Tempering white chocolate on a marble slab, Marita expertly runs a pair of stainless steel spatulas through the rapidly cooling chocolate. The viscous liquid is then lovingly piped onto hand-enrobed truffles and finished with a dusting of edible 18- carat gold leaf. “Fine chocolate is absolute sensual decadence. Its high proportion of cocoa and cocoa butter distinguishes ours. We use between 56% and 72% cocoa, and cocoa butter is the only fat,” she says.
Ten years ago Marita left the corporate world to pursue her passion. Marita found a Belgian mentor who helped her cram four years of study into a three-month stay. “It was a baptism of fire. I learned to make pralines like the old Belgian Masters; to temper, set, dip, mould, enrobe, cut and decorate the pralines by hand.”
Since opening in 2007, she has built up a thriving business making elaborately handcrafted pralines and caters to clients from across the country, including functions, weddings, special occasions and turn-down chocolates for boutique hotels.
Marita says her assistant and apprentice, Zelna Julius, plays a major role. “Zelna is my left hand, my right hand and my conscience.” She cites passion, innovation and dedication to quality as the recipe for success. “You can never underestimate the palate of the connoisseur. In the world of chocolate making, you are only ever as good as your last batch.”
A bond set in stone
Matthew and Mark van Rensburg are proud third-generation stonemasons. Following in the footsteps of a great-grandfather, grandfather and two Irish uncles, the George-based brothers learned the family trade in the south of Ireland.
A decade later, they have returned with Irish wives and run a thriving business in brick and stone. They served four-year apprenticeships under heritage stonemasons and today Van Bros Construction employs 13 local masons and has become renowned for distinctive craftsmanship.
Decorative panels of Karoo quartzite are laid in “a random rubble pattern” to impart structural stability. Large blocks of warm sandstone are paired with linear blue-grey slate and framed with red brick corners called “quoins”. “This technique of enclosing a stonework feature with brick corners is borrowed from traditional Irish architecture. It was a time-honoured symbol of the homeowner’s wealth and status,” says Mark. There’s a huge demand for their work as people recognise the beauty and warmth of natural stone, he adds.
Matthew says they were apprenticed to their uncles who have a thriving masonry business in the south of Ireland. “There is no better place to learn the trade of stonemasonry. The history of Ireland is written in her stone walls.” Centuries of Celtic craftsmen built and maintained durable medieval forts and garrisoned towns, decorative archways and distinctive dry-packed farm walls. In fact, explains Matthew, the old masons even had a secret language, Bearlager na Saor, in which they passed on the techniques of their trade.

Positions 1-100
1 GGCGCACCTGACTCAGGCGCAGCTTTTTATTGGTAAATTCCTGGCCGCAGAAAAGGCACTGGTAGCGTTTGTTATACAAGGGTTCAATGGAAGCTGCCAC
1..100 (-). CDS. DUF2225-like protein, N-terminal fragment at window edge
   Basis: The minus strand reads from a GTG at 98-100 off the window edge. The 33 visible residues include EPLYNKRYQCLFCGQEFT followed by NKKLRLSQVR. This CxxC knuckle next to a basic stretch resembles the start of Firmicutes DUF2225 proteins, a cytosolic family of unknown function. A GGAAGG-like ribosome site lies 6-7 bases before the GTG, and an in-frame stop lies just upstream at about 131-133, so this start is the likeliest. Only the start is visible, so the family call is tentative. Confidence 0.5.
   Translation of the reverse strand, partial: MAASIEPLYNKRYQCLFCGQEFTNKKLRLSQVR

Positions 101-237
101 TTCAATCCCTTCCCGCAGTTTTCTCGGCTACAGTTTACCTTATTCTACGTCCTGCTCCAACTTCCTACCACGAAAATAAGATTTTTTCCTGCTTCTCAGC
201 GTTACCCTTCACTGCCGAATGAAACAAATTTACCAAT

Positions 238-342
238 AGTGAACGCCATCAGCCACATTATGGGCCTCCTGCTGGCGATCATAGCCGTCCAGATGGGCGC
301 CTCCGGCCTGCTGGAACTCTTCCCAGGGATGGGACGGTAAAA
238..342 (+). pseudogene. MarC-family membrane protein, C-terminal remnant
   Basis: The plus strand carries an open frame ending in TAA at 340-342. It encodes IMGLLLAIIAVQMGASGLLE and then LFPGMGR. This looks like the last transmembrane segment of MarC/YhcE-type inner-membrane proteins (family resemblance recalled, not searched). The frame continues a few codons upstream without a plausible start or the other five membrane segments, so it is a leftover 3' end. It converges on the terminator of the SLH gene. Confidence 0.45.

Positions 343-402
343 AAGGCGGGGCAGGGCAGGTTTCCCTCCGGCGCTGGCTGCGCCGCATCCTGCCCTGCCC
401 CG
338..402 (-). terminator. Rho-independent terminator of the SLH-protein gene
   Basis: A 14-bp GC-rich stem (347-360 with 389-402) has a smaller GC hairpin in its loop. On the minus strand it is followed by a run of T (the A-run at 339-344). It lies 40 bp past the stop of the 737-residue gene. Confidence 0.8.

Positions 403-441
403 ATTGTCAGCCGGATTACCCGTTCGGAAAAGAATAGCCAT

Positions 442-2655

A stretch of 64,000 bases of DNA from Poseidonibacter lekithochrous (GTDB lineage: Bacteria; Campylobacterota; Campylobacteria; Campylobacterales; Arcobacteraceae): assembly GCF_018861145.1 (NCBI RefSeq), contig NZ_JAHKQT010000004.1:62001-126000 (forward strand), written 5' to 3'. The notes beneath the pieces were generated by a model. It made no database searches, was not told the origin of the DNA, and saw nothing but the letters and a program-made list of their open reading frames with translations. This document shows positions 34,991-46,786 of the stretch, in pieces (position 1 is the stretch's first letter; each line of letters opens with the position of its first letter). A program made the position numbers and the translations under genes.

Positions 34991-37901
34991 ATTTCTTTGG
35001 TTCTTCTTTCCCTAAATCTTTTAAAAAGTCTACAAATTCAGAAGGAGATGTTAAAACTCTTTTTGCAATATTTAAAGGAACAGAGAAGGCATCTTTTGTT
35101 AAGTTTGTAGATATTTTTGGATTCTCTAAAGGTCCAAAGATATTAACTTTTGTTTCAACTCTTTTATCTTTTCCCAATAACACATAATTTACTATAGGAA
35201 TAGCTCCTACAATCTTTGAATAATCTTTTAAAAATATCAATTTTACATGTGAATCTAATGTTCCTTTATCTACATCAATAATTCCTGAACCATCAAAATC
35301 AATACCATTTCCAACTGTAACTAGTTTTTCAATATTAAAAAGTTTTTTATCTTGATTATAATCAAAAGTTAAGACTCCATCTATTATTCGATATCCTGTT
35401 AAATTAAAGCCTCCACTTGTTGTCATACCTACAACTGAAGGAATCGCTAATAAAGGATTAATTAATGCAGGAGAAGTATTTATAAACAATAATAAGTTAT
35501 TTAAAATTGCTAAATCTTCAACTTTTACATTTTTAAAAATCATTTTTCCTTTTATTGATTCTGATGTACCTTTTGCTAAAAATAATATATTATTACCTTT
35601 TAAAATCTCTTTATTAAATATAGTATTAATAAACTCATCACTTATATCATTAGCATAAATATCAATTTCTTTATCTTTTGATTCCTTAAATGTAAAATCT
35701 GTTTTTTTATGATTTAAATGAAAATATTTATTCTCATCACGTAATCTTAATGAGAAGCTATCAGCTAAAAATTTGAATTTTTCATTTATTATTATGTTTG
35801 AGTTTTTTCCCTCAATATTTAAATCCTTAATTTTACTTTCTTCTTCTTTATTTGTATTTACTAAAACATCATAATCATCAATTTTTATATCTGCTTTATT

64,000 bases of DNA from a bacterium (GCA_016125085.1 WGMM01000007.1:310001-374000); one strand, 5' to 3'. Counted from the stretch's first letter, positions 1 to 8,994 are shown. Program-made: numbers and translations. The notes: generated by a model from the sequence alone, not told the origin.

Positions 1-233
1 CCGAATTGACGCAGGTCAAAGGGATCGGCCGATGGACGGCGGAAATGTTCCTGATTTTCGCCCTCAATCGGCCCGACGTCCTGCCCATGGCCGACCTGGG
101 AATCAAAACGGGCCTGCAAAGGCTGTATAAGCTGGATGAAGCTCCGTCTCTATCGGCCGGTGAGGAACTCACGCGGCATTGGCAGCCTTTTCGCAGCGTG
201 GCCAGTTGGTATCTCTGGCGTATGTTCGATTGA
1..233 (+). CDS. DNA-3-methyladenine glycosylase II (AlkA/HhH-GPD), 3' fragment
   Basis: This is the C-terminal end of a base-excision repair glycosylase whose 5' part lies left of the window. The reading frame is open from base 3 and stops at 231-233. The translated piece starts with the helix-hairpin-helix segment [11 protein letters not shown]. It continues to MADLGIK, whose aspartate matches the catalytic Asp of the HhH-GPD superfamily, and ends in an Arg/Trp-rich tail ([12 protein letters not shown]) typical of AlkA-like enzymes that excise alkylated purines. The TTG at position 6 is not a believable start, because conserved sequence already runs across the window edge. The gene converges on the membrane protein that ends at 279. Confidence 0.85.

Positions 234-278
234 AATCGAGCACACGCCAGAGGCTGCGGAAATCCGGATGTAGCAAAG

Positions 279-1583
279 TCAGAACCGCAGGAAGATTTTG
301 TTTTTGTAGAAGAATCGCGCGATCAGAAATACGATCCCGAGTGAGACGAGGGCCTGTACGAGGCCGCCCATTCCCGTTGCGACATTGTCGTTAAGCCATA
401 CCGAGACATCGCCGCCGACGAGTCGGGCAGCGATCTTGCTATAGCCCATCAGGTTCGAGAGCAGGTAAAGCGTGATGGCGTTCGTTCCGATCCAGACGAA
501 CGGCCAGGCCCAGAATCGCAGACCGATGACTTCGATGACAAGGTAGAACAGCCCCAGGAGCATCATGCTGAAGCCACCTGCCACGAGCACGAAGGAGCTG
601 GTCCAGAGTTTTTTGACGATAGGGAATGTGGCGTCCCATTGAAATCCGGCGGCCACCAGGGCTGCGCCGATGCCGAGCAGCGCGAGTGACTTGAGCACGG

The brothers are passionate about the integrity of their craft, which is different from tiling and cladding. “We source the best quality Cape sandstone and slate from local quarries,” says Matthew, “we choose each stone by colour and weight, dress and point the individual pieces with chisel and hammer and lay the stone in mortar. These are techniques that have existed for thousands of years, unchanged since the Egyptians built pyramids and the ancient Celts built Stonehenge.”
The process of establishing themselves as traditional stonemasons on the Garden Route wasn’t always easy. Countless hours were spent training and upskilling their team. “Laying stone and brick requires both skill and an artistic eye,” says Mark, “you have got to have a talent for this trade because some stones will just never work in a wall.”
The brothers are united and driven by a sense of pride in their work; “Stone walls are timeless,” says Mark, while Matthew adds: “Working with a material that took 100 million years to form is uniquely fulfilling. There is a deep sense of satisfaction in building a wall that will last for hundreds of years and look even more beautiful as it ages.”